Overall, Kai is physically fit, but an injury he sustained in combat sometimes limits his ability to use his left hand.

FAMILY HISTORY INCLUDING MEDICAL AND PSYCHIATRIC:

Neither Kai or Mira reported having criminal histories. Kai and Mira identify as Christian and attend a local church on major holidays. Kai’s parents are deceased, and he has a sister who lives outside London. He and his sister are not very close but do talk twice a year. Mira is an only child, and her mother lives in the area but offers little support. Her mother never approved of Mira marrying Kai and thinks Mira needs to deal with their problems on her own.

CURRENT FAMILY ISSUES AND DYNAMICS:

The couple have some friends, but due to Kai’s recent behaviors, they have slowly isolated themselves. Kai continued that he and his wife had been fighting a lot and that he drank to take the edge off and to help him sleep, saying, “Nights are the hardest.” He reported that he was not engaged with his sons at all and he kept to himself when he was at home. He gave some examples of having a “hair-trigger temper” with his sons, especially if they surprised him inadvertently.

Kai works in an office with civilians and military personnel and mostly gets along with people in the office. Kai tended to keep to himself and said he sometimes felt pressured to be more communicative and social. He was also very worried that Mira would leave him. He said he had never seen her so angry before and saw she was at her limit with him and his behaviors.

Kai noted that his wife stated she wants to be able to communicate with him without feeling that she was “nagging him” or fearful that she was making him withdraw and that she would “trigger his anger.” She said that she avoided asking him things or talking to him for fear it would “set him off” and make him retreat to the basement on his own. As it stood, she did not think she could talk with Kai about her concerns. She told him she missed socializing with friends and having family outings and felt isolated during their confrontation. She reported that during a fight it came out that Kai told her that just keeping his intrusive thoughts at bay took all the energy he could muster. Seeing friends and making small talk was not something he felt he could do right now. Mira admitted that she did not know that socializing affected him that way nor that loud noises, open spaces, and green lights triggered intrusive memories. She was at the “end of her rope” with Kai.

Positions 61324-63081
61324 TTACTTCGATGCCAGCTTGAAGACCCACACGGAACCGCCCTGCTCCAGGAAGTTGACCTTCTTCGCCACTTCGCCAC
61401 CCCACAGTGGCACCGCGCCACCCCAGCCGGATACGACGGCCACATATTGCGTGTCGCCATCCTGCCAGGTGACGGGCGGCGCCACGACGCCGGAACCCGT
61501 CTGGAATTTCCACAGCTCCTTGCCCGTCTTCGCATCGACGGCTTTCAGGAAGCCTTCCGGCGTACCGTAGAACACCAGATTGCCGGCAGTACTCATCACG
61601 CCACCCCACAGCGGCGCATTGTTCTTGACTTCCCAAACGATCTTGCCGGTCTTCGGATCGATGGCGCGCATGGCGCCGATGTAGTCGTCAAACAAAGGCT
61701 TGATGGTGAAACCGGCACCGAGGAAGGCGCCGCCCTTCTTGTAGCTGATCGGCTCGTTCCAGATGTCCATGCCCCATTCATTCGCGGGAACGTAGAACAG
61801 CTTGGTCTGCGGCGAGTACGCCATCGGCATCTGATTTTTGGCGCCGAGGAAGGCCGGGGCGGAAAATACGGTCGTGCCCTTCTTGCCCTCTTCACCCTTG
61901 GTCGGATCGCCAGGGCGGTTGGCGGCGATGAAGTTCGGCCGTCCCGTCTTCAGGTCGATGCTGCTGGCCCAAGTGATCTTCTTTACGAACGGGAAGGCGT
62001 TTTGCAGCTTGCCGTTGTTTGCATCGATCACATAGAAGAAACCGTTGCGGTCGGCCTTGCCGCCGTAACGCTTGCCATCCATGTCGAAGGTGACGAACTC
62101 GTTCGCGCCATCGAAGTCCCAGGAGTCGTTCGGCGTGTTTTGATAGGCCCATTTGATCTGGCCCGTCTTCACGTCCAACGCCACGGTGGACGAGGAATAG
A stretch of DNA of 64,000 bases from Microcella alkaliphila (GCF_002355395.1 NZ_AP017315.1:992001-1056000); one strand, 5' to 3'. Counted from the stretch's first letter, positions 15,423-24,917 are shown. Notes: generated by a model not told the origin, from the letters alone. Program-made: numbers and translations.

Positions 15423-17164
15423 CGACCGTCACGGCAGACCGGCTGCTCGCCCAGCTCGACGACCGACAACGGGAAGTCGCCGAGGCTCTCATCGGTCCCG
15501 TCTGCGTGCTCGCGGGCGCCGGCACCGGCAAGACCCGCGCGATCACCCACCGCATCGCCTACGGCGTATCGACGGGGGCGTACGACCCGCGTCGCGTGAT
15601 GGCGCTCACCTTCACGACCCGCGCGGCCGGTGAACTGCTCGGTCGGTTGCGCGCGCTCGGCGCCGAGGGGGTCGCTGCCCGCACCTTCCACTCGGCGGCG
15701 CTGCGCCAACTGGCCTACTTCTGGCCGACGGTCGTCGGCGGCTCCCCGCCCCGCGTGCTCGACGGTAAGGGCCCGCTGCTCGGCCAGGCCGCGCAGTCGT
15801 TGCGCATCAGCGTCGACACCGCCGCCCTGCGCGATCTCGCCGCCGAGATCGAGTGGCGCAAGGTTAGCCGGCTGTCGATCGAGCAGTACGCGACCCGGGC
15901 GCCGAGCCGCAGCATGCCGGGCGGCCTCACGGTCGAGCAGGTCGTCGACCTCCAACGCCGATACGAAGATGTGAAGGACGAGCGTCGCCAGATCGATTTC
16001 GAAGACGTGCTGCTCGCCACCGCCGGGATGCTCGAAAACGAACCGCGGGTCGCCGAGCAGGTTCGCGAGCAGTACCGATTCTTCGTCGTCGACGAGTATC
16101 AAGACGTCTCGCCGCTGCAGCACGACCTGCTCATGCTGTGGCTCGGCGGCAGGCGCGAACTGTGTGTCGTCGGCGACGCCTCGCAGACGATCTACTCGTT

MENTAL STATUS EXAM:

Kai was well-groomed but appeared somewhat guarded and anxious. He was coherent and articulate. Speech was at a normal rate, although the pace was noted to accelerate when he approached or discussed disturbing content. He denied depression but admitted anxiety and hyperarousal in situations, such as when strangers stand close to him in check-out lines. His affect was somewhat constricted but appropriate to content. His thought process was coherent and linear. He denied all suicidal and homicidal ideations but admitted that if startled “not much thought happens” between the event and his aggression responses. He had no psychotic symptoms, delusions, or hallucinations. He had reasonable insight, was well oriented, and seemed to have average intelligence.